PITTSBURGH (KDKA) – Varsity athletes at Pitt are participating in a large new study on concussions.
Today, Pitt softball and baseball players participated in a battery of pre-season concussion evaluations.
“Concussions, I mean, can happen any pitch. You can have a guy getting hit. You can have a ball getting hit back at you. Guys getting hit. There are collisions on the base paths. I mean it happens all the time,” baseball player Sam Mersing said.
The tests are part of a nationwide $30 million study. Funding comes from the Department of Defense and the NCAA.
With an estimated 25,000 participants, it is considered the largest concussion study ever done.
“We feel that these are people that can give us some very solid baseline measurements that can be applied again to anybody who experiences a head injury,” UPMC concussion researcher Jane Sharpless said.
The highly regarded ImPACT test is given to all participants across the country.
“It’s all memory stuff. It’s trying to get an understanding of what we see, what we know, what we can remember when we are of pretty clear mind. And then obviously, when it comes back that if you do have a concussion it, you can use it to go back to that,” Mersing said.
Researchers also include tests for the eyes and how the athletes track objects. They work to educate the students, too.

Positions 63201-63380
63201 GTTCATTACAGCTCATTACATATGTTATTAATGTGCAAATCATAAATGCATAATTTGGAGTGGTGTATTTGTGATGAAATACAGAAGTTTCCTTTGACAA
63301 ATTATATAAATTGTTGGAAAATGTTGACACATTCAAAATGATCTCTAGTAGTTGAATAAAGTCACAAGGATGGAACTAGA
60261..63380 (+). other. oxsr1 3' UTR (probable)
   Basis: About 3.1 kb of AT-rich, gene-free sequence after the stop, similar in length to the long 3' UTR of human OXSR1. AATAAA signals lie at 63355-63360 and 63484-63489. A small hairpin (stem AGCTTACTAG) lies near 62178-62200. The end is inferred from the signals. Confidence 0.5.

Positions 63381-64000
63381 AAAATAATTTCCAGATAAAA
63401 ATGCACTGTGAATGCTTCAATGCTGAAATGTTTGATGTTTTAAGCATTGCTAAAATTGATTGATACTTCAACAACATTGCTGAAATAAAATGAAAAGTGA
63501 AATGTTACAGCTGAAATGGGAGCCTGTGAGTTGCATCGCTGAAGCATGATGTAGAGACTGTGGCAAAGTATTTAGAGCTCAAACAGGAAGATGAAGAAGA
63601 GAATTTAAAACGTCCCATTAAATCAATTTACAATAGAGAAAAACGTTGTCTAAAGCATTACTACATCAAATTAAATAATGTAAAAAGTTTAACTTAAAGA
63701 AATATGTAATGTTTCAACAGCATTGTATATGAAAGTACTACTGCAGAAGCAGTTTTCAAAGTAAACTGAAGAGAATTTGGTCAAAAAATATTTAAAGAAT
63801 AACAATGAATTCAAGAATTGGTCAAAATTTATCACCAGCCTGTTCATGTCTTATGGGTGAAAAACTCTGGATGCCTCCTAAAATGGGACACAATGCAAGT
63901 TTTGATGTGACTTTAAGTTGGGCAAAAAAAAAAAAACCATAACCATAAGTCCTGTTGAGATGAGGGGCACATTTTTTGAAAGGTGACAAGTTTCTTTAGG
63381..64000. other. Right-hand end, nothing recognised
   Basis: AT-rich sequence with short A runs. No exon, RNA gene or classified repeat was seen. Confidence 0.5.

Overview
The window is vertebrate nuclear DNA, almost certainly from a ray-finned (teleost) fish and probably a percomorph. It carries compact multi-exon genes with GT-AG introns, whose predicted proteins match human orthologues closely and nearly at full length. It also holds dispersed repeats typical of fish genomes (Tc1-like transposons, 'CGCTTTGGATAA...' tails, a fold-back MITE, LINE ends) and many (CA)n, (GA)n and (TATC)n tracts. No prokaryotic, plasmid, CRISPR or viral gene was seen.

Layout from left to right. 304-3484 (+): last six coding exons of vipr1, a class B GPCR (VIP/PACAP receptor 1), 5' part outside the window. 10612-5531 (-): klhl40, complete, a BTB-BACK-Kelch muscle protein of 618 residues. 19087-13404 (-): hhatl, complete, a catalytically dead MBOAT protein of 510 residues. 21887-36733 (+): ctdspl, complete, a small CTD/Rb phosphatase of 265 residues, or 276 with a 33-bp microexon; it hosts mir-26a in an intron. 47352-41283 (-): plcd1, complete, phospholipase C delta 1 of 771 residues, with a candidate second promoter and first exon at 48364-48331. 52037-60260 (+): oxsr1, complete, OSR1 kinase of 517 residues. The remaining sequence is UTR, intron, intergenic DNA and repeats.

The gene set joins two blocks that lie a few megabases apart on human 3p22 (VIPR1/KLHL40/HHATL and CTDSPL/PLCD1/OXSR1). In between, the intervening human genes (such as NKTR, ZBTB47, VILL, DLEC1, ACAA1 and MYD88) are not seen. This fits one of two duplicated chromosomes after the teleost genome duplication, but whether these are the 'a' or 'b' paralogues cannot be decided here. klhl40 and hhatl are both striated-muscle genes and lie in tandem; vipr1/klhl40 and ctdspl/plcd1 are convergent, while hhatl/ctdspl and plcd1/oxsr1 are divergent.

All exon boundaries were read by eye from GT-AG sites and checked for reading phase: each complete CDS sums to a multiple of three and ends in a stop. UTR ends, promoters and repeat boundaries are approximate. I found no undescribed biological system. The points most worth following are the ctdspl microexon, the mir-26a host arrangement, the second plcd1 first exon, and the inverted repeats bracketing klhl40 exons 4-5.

“If you have one and you keep playing, you can just make it worse and worse for yourself and sometimes, you don’t even know you have one because it can be so mild and you are putting yourself at risk and your body at risk playing with that or practicing with that,” softball player Giorgiana Zeremenko said.
“All these athletes are just willing to give us their time and when they get injured, they also allow us to be alongside when they are being treated in their recovery and it’s just giving us a lot of rich data,” Sharpless said.
Part of this concussion assessment, research and education (CARE) consortium involves tracking some athletes for years to provide a long-term look at concussions along with the short-term benefits.